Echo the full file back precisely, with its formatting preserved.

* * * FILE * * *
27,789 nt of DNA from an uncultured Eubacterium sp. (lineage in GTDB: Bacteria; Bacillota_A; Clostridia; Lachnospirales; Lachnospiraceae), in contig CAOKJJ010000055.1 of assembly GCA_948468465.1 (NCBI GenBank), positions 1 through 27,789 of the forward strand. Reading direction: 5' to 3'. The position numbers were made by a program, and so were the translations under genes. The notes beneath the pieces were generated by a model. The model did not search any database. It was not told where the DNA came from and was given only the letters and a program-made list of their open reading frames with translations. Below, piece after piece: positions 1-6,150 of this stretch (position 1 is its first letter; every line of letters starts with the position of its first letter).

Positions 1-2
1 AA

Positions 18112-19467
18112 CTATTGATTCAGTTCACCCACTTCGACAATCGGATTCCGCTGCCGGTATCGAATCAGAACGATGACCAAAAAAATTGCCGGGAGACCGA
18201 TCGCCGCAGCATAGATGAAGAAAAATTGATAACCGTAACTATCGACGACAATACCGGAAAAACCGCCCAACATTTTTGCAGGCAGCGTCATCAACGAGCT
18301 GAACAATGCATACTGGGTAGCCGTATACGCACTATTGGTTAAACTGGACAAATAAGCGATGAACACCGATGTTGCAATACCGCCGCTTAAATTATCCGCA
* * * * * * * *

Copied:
27,789 nt of DNA from an uncultured Eubacterium sp. (lineage in GTDB: Bacteria; Bacillota_A; Clostridia; Lachnospirales; Lachnospiraceae), in contig CAOKJJ010000055.1 of assembly GCA_948468465.1 (NCBI GenBank), positions 1 through 27,789 of the forward strand. Reading direction: 5' to 3'. The position numbers were made by a program, and so were the translations under genes. The notes beneath the pieces were generated by a model. The model did not search any database. It was not told where the DNA came from and was given only the letters and a program-made list of their open reading frames with translations. Below, piece after piece: positions 1-6,150 of this stretch (position 1 is its first letter; every line of letters starts with the position of its first letter).

Positions 1-2
1 AA

Positions 18112-19467
18112 CTATTGATTCAGTTCACCCACTTCGACAATCGGATTCCGCTGCCGGTATCGAATCAGAACGATGACCAAAAAAATTGCCGGGAGACCGA
18201 TCGCCGCAGCATAGATGAAGAAAAATTGATAACCGTAACTATCGACGACAATACCGGAAAAACCGCCCAACATTTTTGCAGGCAGCGTCATCAACGAGCT
18301 GAACAATGCATACTGGGTAGCCGTATACGCACTATTGGTTAAACTGGACAAATAAGCGATGAACACCGATGTTGCAATACCGCCGCTTAAATTATCCGCA